Competitive performance of an F1 race car relies upon a well designed and highly developed aerodynamic system. In order to achieve this, total understanding of the downstream wake of exposed rotating wheels is essential. Components such as bargeboards and indeed much of the front wing are developed to provide pressure gradients and vortex structures to influence the wheel wake, ensuring high energy mass-flow to the sensitive leading edge of the underfloor and eventually the rear wing.
Wind tunnel testing of model-scale deformable tyres has become a common occurrence in F1 in recent years although there is a significant lack of available literature, academic or otherwise, as to their use. This work has studied in detail the aerodynamic consequences which occur from the varying sidewall bulge and contact patch region making use of several techniques. These include scanning rotating tyre profiles under load, static contact patch size measurements, five-hole pressure probe wake measurements, particle image velocimetry (PIV) and load-cell drag measurements. CFD simulations utilising two industrial codes have also been performed to support the experimental work. Coordinates representing tyre profiles under a range of on-track conditions are available for other researchers to use as a basis for CFD studies.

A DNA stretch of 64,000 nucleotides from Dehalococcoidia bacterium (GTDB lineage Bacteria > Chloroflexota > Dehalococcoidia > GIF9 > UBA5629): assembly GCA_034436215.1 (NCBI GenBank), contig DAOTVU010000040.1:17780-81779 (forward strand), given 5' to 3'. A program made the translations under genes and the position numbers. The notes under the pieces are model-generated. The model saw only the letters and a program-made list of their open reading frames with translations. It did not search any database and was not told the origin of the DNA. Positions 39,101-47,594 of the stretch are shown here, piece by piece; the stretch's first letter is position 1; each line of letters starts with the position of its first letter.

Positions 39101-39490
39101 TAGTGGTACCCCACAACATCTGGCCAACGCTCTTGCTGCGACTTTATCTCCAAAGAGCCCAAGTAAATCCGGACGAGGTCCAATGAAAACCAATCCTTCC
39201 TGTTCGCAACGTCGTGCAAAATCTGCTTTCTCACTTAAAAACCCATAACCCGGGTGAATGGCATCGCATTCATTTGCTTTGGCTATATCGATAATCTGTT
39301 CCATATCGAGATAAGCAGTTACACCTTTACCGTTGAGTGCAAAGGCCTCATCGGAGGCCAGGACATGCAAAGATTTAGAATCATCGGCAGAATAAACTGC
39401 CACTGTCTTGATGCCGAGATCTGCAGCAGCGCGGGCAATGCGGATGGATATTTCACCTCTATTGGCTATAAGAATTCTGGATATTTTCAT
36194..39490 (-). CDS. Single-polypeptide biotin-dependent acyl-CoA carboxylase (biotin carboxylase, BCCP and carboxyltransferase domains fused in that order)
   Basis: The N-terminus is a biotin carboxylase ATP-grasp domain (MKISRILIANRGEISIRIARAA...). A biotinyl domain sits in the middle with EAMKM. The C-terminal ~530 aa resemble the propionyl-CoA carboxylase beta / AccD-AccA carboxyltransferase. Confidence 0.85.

The work presented here includes a full range of representative on-track axle heights which far exceed the more conservative range usually tested in an industrial setting for longevity reasons. The most sensitive parameters for aerodynamic testing of wheels have been identified. For development of a full car, in decreasing order of priority, the following must be correctly matched to the realistic scenario: axle height, yaw condition (without glycerol - often used to reduce friction at the expense of a compromised tyre profile), camber angle, detailed internals, high inflation pressure, through-hub flow rate and least significantly the rotation of the internal brake rotor.
The study of through-hub flows revealed that the external aerodynamic effect of the brake scoop inlet varies significantly with the amount of internal restriction. The pumping effect of the brake rotor was measured to be negligible compared to the restrictive effect of its internal passages and that leads to an effect known as inlet spillage with a negative cooling drag trend, whereby the drag of the wheel assembly decreases with increased through-hub flow